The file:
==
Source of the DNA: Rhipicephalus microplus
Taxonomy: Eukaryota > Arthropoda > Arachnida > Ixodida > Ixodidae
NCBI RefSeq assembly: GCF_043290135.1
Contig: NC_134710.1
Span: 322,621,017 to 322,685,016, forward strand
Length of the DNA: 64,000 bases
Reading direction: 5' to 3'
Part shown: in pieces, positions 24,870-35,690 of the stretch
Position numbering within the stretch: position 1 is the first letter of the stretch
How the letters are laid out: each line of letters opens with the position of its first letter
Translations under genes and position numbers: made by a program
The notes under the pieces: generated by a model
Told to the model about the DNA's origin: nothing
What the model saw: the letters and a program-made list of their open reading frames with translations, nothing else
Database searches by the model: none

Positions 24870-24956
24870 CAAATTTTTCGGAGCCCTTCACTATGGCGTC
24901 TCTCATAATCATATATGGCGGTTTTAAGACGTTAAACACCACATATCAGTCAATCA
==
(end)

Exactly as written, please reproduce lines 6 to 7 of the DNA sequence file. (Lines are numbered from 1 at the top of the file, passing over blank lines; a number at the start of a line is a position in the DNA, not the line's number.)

Length of the DNA: 64,000 bases
Reading direction: 5' to 3'